Smaller waste bins and an extra recycling bin could be coming to homes across Highland as part of council plans.
In a bid to reduce waste to landfill, Highland Council is looking at a total overhaul of household waste services.
Key changes include reducing the capacity of the bins for non-recyclable waste. Currently the council provides a 240-litre bin to residents.
It has not released details about the size of any new waste bin.
Under Scottish law the council will also have to provide households with two recycling bins – one for paper and card, and a second for metal, plastic and cartons.
Aberdeenshire Council is introducing the same plan from next spring.
Lastly, it’s bidding for funds to expand the food caddy collection service beyond Inverness and into other areas of the Highlands.
Why make these changes?
Highland Council is ramping up its efforts to meet climate change targets. The council signed up to Scotland’s household recycling charter, which aims to ensure that waste is considered a resource and support the move to a circular economy.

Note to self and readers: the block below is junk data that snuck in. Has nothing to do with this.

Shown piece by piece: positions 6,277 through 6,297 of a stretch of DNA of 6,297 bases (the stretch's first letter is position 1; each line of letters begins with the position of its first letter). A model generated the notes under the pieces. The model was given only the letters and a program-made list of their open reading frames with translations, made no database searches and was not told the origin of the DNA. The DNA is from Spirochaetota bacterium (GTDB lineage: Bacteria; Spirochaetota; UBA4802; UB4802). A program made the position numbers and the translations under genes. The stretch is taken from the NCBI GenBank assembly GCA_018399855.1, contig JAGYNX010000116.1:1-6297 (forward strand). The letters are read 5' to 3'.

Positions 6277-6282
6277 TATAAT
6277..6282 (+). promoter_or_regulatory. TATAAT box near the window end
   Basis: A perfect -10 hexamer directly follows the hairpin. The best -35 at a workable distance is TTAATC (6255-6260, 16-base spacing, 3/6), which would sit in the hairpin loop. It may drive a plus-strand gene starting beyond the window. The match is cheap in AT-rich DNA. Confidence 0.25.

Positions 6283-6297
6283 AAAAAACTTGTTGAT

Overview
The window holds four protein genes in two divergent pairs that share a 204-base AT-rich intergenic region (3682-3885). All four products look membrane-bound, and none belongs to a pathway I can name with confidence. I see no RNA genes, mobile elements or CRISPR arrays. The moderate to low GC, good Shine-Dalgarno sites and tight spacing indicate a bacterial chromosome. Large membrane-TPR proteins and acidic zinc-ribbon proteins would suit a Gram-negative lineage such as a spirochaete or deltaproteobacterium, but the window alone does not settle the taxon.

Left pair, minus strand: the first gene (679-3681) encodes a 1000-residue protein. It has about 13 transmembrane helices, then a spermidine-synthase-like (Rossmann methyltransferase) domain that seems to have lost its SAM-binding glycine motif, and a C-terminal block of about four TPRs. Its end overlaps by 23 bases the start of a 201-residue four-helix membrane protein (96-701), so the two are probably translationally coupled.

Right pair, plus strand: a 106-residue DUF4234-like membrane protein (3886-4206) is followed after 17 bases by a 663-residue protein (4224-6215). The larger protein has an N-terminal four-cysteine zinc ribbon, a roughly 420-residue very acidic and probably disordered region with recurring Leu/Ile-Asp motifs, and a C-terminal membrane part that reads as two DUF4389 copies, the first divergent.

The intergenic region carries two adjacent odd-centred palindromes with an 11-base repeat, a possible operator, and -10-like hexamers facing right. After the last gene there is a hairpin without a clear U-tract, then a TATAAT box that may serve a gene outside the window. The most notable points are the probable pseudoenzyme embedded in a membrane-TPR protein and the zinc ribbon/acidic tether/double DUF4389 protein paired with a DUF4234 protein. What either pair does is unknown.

To get things moving, it’s working with Zero Waste Scotland on a complete review of waste and recycling collection.
As well as changes to household collections, the council is taking other measures to boost recycling rates.
During the pandemic it introduced restrictions on small vans and trailers using recycling centres. The booking system will stay in place, but the council hopes to expand the times of day when vans and trailers can book a spot.
It’s also reviewing the opening times of all its centres.
Meanwhile, key Scottish Government projects are likely to reduce waste going to landfill. For instance, the council points to the Scottish deposit return scheme. This scheme puts a 20p charge on single-use drink containers, which customers get back when they return the bottle or can.
The scheme takes effect from next August, and aims to collect 90% of containers by 2025.
The council recently changed its brown bin day to minimise carbon emissions.
Highland Council’s waste strategy proposals are set out in a report for tomorrow’s meeting of the community and place committee.
The council is bidding into the national recycling improvement fund and hopes to use this to transform waste services. If successful, the changes will take effect from April 2024.
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